It’s been five long years since What Made Milwaukee Famous released an album. This week is the week that fans of the Austin-based indie pop-rock band have been waiting for. They released their third album, You Can’t Fall Off the Floor, on Jan. 22.
WMMF lovers will have a chance to catch them play at Antone’s on Saturday, Jan. 26, before they head out on the road to hit up the West Coast.
Michael Kingcaid took some time to talk with Red River Noise about the new album, their video for “Gone and Done it Now” and a few other things.
So, it’s been five years since the last album. Why did you make us wait so long to finally hear it?
Michael Kingcaid: Cruelty. Well, I had a lot going on, in a way. We came off tour in 2008 after being out for like eight or nine months of that year. Two of us got divorces and all of us had to kind of pick up the pieces. We were kind of hemorrhaging money with the gas prices at that time. So, we kind of just had to figure out job situations and stuff like that, and instead of going back to the real job, I pretty much just started a cover band and joined three or four other bands and that kind of took up a lot of my time. But, whenever I got the money, or had the chance to record, we would go in. I’ve been recording since February of 2008 and finished recording it in Nov. 2011. So, this last year there’s not much of an excuse why. Well, money. Money is the main excuse for everything. Everybody is separated in terms of different cities and it’s just been kind of hard to get everybody together to do it. But, um, yeah, I apologize.
You recently released the video for “Gone and Done it Now.” Why was this chosen for a music video? What was the inspiration for the premise of the video?
Kingcaid: That had always been the choice for the single, definitely, but the video idea, I had wanted to do a game show video, actually. A kind of Price is Right type thing. So, right before we started the Kickstarter video, I saw that Lenny Kravitz had pretty much released the same video that I had in mind and his sucked, kind of. So, we had to, at the last minute, we went back to the drawing board and brainstormed and came up with the idea of making it like an ’80s kind of talk show which would still have the same idea of the host being kind of a douchebag and all of his employees being treated like peasants. I fleshed out the idea with Mark Spacek and Joey Hood, and I think it turned out really well. We were excited about it.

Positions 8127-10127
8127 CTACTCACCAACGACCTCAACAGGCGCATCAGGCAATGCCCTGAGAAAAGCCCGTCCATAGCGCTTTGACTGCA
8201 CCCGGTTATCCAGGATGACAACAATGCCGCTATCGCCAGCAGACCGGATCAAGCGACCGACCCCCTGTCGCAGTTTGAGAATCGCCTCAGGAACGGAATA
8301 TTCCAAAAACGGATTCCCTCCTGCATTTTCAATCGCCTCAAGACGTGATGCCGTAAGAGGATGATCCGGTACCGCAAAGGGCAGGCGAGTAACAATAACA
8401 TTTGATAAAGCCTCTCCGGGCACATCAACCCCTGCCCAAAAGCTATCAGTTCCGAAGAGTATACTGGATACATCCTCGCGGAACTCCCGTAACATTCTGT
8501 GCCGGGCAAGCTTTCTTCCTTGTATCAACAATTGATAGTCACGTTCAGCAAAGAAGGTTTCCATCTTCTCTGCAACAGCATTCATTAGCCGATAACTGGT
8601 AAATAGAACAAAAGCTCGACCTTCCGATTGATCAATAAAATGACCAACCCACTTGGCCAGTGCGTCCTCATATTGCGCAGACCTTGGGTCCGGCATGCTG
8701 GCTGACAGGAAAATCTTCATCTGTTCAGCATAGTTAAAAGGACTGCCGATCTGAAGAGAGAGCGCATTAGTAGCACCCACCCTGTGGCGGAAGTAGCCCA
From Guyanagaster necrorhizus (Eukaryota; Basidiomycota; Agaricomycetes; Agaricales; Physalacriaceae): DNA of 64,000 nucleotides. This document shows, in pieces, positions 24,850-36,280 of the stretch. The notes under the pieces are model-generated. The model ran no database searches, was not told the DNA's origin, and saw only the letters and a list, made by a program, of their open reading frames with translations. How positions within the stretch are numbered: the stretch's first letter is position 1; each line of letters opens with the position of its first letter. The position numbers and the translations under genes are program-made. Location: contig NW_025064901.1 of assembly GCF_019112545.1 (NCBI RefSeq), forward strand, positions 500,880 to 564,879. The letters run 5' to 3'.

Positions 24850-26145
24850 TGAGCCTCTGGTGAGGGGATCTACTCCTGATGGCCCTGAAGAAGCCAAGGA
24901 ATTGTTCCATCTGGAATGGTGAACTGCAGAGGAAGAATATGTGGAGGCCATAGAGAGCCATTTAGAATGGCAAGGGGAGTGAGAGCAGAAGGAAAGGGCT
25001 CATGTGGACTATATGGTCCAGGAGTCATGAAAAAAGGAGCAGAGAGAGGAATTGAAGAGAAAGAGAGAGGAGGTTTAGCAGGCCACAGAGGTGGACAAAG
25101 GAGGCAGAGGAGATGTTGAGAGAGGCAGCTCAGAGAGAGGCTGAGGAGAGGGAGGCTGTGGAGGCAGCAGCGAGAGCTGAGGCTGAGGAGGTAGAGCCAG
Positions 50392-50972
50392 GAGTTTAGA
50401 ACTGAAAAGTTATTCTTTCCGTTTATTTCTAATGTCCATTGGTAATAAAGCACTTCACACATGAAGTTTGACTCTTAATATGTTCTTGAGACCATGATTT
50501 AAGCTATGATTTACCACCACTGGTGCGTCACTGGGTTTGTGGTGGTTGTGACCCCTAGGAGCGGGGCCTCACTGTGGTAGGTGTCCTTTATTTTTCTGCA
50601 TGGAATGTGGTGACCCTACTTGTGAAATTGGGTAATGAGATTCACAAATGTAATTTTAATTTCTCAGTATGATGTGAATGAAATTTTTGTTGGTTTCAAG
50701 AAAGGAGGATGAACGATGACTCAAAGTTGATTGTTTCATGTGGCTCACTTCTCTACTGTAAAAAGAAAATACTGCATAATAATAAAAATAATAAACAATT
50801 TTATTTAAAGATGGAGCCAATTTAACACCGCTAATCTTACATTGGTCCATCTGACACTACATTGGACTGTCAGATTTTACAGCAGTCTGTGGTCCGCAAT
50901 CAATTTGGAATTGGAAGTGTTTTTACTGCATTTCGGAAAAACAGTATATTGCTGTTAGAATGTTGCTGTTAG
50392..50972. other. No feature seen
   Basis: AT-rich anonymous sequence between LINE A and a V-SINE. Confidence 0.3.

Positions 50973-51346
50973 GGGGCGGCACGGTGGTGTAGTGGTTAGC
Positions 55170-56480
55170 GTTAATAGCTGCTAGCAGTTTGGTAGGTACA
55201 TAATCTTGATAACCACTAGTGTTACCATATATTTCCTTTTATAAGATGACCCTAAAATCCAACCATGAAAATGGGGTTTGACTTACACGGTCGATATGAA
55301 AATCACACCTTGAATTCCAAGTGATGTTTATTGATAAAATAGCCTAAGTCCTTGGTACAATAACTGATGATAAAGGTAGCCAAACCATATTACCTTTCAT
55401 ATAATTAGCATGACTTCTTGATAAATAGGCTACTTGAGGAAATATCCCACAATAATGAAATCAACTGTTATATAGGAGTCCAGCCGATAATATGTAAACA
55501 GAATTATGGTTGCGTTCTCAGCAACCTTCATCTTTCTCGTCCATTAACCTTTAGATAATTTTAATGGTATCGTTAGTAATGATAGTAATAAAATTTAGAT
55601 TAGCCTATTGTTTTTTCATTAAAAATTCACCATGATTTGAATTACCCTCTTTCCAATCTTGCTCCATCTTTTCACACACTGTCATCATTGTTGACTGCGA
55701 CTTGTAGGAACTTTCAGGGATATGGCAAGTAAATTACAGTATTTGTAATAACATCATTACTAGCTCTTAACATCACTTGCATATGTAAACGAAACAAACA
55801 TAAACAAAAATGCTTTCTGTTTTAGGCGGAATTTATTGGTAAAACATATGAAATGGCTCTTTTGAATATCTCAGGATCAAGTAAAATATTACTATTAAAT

Your new album, You Can’t Fall Off the Floor, feels like it’s got a different vibe than the first two albums. Parts of it feel like there is more of a country influence. Is that what you were going for?
Kingcaid: Well, with this band, from day one, I had always said we’re not going to paint ourselves into any musical corners, that we want to spread out over the musical landscape and try to cover as much territory as we possibly can. We’re not very concerned with people being able to pinpoint any of our songs as like, well, that particular sound, they obviously know us by. I wouldn’t even say that I was listening to any more country or anything like that. I had been hanging out with Mike and the Moonpies a lot and lived with them for a stint, so, maybe that kind of seeped in there. I had always kind of wanted to write a country song and I think for the most part, there’s really only one country song on there. There’s some more acoustic-y kind of stuff on there that I think was kind of dictated just by, or at least some of those were, just dictated by me writing them with an acoustic guitar and then it just kind of stuck in terms of the presentation. But there’s still, I think, quite a bit of other musical territory that we haven’t really ventured into until this album as well. Like, “Demons & Monkeys” is pretty much our prog-Sinatra song and “Gone and Done it Now,” I call it our John Cougar Primus-camp song. “Prescription for Purpose” is, I don’t know, circus music. It’s just insane. “Just Run,” I consider that the closest thing that we’ll ever write to metal. So, there’s still a fair share of different genres that we represent on this one, but I think that if it comes across as country, maybe it’s because I moved down to Conroe to write a lot of those songs and lived in a double-wide trailer with eight goats on two acres of land. So, that could be why.